Forum for Science, Industry and Business

Sponsored by:     3M 
Search our Site:

 

Softnet PN-IO Linux : Siemens Develops PC-based Profinet IO Software Controller for Linux Systems

03.06.2008
With the “Softnet PN-IO Linux” software controller from Siemens, it is possible to set up open control solutions on standard PC hardware. These solutions can then be used for a wide variety of applications.

Up to 64 I/O devices can be connected to the controller; additional communication hardware is not necessary. An inexpensive link-up to field units in industrial Ethernet networks is thus available to the user. Operation of the devices via wireless LAN is also possible.

Linux systems are becoming increasingly popular in the area of industrial automation, whereby inexpensive PC-based solutions are especially attractive to machine and plant operators. The Softnet PN-IO Linux software controller developed by Siemens now makes it possible to control distributed field devices via Profinet (PN) with standard PC hardware such as the “Simatic Microbox PC”.

The computer functions as a PN I/O controller. Up to 64 devices can be controlled at the same time and, for each device, 1,440 bytes are available in the input and output area. The update time in 100 Mbit full duplex mode is between eight milliseconds (16 connected field devices) and 32 milliseconds (64 connected field devices). For devices linked-up via WLAN, the update time is higher by a factor of approximately four.

The IO devices are configured with the standard tools STEP 7 or NCM PC. PN-IO Base serves as the programming interface. The structure of this C/C++ interface is comparable with the DP-Base interface, a component of the Softnet Profibus DP product. This considerably simplifies porting from existing Profibus DP master applications to PN IO controller applications. Softnet PN-IO Linux can run on open PC architectures. The Linux systems can therefore also be used for other tasks. For example, they can be used as a web server or gateway as well as for visualization or data collection.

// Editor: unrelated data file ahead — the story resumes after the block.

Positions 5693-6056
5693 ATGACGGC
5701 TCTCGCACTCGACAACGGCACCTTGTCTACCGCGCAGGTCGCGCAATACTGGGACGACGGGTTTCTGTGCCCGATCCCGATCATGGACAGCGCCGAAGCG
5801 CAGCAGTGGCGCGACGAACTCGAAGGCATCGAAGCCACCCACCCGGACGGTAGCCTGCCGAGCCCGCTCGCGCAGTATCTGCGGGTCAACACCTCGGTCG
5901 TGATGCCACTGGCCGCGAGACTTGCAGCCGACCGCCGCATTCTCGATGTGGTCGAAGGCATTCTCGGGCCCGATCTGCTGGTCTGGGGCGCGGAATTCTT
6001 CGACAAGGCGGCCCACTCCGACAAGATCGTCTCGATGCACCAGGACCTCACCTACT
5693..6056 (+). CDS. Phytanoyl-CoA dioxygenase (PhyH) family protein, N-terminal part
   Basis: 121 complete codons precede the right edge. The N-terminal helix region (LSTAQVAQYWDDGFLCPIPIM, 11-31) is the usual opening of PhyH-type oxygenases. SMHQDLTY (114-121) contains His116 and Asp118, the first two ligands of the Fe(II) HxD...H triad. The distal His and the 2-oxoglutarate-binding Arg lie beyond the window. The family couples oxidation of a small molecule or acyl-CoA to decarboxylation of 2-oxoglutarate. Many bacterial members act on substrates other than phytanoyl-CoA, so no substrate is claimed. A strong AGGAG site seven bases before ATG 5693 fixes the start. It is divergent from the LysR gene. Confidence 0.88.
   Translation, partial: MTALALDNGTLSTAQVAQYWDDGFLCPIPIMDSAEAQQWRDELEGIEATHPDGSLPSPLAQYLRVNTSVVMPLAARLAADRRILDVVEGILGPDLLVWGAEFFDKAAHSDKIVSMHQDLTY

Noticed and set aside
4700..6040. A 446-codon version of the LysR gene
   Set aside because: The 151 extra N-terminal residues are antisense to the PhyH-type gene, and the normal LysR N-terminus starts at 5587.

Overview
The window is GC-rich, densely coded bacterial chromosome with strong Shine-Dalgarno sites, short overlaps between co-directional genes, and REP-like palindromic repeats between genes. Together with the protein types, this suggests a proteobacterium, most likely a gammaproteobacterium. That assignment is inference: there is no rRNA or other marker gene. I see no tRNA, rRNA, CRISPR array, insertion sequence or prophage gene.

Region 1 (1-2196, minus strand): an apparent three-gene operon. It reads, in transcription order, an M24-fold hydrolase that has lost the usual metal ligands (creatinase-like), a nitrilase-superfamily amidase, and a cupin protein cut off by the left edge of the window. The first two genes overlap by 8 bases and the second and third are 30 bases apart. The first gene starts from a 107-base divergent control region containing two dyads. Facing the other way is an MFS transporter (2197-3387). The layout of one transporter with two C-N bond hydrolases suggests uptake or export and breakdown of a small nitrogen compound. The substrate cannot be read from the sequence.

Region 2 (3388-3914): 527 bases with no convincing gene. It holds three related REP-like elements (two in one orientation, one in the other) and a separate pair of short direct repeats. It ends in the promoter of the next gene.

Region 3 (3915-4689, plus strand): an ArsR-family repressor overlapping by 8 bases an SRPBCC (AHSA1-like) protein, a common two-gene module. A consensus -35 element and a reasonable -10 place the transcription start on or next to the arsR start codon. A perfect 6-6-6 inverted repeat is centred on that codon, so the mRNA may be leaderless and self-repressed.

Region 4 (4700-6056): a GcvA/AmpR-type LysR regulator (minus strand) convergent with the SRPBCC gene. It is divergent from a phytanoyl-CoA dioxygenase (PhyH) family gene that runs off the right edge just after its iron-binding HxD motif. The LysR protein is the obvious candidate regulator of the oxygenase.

The Siemens Industry Sector (Erlangen, Germany) is the world's leading supplier of production, transportation and building systems. Integrated hardware and software technologies combined with comprehensive industry-specific solutions enable Siemens to enhance the productivity and efficiency of its customers in industry and infrastructure. The Sector comprises six Divisions: Building Technologies, Industry Automation, Industry Solutions, Mobility, Drive Technologies and Osram. In fiscal 2007 (ended September 30), Siemens Industry generated sales of approximately EUR40 billion (pro forma, unconsolidated) with around 209,000 employees worldwide.

With the business activities of Siemens VAI Metal Technologies, (Linz, Austria), Siemens Water Technologies (Warrendale, Pa., U.S.A.), and Industry Technologies, (Erlangen, Germany), the Siemens Industry Solutions Division (Erlangen, Germany) is one of the world's leading solution and service providers for industrial and infrastructure facilities. Using its own products, systems and process technologies, Industry Solutions develops and builds plants for end customers, commissions them and provides support during their entire life cycle.

Dr. Rainer Schulze | Siemens Industry Solutions
Further information:
http://www.siemens.com/industrial-services
http://www.industry.siemens.com/IT4Industry/de/support1
http://www.industry.siemens.com/data/presse/pics/04087015.jpg

More articles from Information Technology:

nachricht NASA CubeSat to test miniaturized weather satellite technology
10.11.2017 | NASA/Goddard Space Flight Center

nachricht New approach uses light instead of robots to assemble electronic components
08.11.2017 | The Optical Society

All articles from Information Technology >>>